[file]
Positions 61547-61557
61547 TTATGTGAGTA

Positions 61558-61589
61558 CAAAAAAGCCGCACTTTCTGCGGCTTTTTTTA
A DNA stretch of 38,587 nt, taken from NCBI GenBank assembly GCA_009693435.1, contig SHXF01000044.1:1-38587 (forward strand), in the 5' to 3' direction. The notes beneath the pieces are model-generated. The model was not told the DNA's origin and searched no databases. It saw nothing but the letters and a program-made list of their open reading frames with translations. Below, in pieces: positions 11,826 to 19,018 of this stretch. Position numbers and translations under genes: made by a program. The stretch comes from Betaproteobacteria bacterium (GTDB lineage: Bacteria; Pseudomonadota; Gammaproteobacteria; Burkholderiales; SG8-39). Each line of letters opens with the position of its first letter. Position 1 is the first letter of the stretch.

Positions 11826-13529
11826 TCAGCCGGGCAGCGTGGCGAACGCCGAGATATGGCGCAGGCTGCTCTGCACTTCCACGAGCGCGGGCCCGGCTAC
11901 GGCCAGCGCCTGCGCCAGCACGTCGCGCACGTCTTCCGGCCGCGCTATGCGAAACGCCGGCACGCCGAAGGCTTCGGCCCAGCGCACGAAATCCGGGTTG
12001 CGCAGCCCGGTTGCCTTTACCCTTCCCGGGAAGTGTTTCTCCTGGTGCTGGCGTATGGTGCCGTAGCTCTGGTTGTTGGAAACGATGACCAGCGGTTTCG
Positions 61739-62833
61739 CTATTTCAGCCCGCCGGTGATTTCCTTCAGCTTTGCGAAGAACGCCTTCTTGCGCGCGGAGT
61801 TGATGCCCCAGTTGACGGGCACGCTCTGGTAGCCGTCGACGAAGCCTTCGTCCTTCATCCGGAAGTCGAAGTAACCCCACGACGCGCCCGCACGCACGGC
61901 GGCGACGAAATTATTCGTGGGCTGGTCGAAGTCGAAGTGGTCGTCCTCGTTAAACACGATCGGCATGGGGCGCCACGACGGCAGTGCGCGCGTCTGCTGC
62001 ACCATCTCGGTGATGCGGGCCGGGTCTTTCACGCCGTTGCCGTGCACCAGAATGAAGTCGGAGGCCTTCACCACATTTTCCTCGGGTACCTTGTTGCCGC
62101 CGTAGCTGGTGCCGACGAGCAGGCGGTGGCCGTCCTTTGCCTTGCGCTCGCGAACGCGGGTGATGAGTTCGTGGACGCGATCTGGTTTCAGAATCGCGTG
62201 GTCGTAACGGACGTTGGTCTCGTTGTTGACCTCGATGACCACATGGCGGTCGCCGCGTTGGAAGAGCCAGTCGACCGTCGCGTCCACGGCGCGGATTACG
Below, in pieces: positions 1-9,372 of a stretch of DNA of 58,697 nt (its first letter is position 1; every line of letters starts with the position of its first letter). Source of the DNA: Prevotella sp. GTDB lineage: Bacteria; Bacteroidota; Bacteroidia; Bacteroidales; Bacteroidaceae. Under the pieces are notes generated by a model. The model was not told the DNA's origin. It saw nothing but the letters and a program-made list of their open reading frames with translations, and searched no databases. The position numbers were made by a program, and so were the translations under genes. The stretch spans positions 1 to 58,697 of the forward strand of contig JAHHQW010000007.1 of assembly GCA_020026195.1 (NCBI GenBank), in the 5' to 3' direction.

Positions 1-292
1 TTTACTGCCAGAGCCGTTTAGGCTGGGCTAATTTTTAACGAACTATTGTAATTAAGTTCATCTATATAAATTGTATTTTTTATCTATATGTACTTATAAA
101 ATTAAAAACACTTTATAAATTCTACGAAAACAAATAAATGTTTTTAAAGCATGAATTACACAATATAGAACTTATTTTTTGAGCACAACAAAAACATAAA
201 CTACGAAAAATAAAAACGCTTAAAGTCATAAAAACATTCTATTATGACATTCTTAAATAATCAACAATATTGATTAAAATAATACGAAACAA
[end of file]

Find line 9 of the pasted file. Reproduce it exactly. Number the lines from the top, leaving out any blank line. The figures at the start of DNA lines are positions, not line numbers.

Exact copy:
12001 CGCAGCCCGGTTGCCTTTACCCTTCCCGGGAAGTGTTTCTCCTGGTGCTGGCGTATGGTGCCGTAGCTCTGGTTGTTGGAAACGATGACCAGCGGTTTCG